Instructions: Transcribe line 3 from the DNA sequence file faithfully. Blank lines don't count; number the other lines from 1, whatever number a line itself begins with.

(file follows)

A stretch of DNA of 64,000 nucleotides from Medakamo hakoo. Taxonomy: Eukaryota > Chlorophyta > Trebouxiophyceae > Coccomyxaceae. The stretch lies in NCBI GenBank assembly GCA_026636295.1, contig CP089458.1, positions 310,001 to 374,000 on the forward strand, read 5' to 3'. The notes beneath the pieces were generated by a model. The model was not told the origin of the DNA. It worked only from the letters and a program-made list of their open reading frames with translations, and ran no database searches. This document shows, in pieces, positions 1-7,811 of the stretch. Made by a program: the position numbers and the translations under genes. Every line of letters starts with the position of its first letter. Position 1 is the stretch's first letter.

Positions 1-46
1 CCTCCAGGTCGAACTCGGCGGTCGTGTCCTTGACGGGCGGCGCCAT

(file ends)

1 CCTCCAGGTCGAACTCGGCGGTCGTGTCCTTGACGGGCGGCGCCAT